What the "Children's Code" means for your organisation
The Children’s Code (or Age Appropriate Design Code to give its formal title) is a data protection code of practice for online services, such as apps, online games, and web and social media sites, likely to be accessed by children. It came into force on 2 September 2020 with a 12 month transition period to give organisations time to prepare - meaning it will be in force in four months time.
Who needs to know about the Age Appropriate Design Code?
Anyone that designs or develops online services will need to consider whether the Code applies to them. This includes services such as:
- connected toys and devices (including any devices which are likely to be used by a child),
- search engines,
- social media platforms,
- streaming services,
- online games,
- news or educational websites and
- websites that offer goods or services over the internet.
The Code does not just apply to services specifically directed at children. If your service is likely to be used by anyone under the age of 18, then the Code will apply.
What is the Age Appropriate Design Code?
The Information Commissioner's Office has stated that use of children’s data is one of its regulatory priorities and that complying with the standards set out in the Code is a key measure for demonstrating compliance with data protection laws.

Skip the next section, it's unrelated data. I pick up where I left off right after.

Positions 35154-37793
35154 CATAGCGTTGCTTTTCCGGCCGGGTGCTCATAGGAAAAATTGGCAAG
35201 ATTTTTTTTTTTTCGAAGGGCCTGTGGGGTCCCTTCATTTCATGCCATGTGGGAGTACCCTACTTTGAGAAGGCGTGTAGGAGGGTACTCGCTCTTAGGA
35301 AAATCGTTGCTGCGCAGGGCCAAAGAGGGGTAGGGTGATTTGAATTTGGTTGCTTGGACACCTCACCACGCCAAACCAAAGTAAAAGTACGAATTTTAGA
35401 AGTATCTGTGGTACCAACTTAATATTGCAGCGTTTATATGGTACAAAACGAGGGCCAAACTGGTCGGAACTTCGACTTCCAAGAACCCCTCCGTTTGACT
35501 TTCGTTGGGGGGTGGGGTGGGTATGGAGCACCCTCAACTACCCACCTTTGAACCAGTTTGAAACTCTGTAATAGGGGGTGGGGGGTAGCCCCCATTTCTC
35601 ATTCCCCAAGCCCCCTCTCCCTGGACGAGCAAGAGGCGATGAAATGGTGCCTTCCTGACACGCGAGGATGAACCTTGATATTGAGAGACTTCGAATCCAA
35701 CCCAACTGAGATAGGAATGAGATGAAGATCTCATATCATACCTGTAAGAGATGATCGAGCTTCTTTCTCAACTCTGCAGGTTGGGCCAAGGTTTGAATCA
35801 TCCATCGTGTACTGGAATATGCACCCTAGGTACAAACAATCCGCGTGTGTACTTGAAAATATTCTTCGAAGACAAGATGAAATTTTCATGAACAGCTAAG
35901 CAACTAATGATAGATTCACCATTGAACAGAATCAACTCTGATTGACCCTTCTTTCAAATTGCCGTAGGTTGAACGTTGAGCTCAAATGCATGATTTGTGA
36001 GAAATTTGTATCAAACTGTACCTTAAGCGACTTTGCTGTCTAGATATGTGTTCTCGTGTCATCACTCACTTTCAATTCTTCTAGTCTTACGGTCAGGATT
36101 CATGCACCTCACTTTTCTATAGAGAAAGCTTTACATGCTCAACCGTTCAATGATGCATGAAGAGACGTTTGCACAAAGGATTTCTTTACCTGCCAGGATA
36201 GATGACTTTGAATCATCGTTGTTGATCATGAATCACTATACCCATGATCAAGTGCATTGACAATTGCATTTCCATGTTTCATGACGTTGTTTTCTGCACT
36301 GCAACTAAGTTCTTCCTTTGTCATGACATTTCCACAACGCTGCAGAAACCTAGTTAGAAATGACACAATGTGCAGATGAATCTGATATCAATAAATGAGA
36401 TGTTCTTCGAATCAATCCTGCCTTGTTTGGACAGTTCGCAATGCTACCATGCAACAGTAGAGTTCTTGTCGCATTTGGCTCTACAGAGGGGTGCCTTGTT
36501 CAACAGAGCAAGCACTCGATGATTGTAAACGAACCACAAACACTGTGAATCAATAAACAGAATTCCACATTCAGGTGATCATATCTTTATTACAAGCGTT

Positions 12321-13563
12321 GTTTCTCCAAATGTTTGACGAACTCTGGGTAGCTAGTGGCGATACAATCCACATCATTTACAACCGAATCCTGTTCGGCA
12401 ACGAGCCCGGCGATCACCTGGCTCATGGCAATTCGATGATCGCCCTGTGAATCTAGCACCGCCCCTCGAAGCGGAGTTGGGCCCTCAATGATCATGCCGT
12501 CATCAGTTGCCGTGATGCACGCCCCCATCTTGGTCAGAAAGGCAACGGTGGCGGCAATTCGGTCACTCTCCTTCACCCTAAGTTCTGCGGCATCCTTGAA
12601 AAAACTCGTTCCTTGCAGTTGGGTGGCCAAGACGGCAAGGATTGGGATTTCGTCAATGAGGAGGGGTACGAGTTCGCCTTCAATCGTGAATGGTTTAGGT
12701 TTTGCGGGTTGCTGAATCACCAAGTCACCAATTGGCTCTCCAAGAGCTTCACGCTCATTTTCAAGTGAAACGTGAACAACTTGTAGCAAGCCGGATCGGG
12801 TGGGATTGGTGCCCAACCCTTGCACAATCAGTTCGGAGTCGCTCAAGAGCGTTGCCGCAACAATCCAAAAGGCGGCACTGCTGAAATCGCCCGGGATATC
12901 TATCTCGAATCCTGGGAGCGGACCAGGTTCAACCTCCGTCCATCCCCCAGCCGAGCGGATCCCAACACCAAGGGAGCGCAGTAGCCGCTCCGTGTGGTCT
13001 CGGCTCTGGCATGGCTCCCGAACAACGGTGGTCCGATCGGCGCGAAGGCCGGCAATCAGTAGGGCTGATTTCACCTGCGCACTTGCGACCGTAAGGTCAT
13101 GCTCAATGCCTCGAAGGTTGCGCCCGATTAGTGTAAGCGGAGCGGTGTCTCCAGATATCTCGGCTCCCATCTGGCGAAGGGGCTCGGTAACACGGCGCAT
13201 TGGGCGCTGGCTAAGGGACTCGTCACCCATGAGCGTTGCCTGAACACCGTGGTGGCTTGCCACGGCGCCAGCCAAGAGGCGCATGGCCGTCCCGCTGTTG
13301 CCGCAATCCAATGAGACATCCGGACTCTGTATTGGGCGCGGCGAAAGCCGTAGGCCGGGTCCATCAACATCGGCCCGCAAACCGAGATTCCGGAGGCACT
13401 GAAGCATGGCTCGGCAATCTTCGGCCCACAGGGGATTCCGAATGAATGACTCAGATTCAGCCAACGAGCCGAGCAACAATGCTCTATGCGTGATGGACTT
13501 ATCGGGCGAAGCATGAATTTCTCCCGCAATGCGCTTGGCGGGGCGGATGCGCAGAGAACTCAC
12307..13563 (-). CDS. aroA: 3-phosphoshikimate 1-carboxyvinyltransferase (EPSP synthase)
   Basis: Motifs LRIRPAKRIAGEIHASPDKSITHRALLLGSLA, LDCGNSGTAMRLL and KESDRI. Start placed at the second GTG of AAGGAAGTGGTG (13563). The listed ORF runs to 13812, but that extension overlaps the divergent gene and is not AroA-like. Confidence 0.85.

Key to the Code is the principle that the best interests of the child should be the primary consideration when designing and developing apps, games, connected toys/devices and websites that are likely to be accessed by children.
The Code applies to personal data collected directly from children as well as “inferred data” about a child. The Code applies to both new and existing services, so providers of an existing service must start preparing now in order to be ready to comply with the Code in September 2021.
Does it apply to all services?
The Code applies to “information society services” that are “likely” to be accessed by children. The code follows the approach in the United Nations Convention on the Rights of the Child in stating that anyone under 18 is a child.
This does not mean all services that children could possibly access are covered. The factors taken into account include:
- the nature and content of the service,
- whether it has particular appeal for children,
- the way the service is accessed, and
- any measures that are in place to prevent children from accessing the service.
The Code applies if the online service is based in the UK, and to any organisation based outside the European Economic Area if they offer services to users in the UK or monitor their behaviour in the UK.
What are the standards?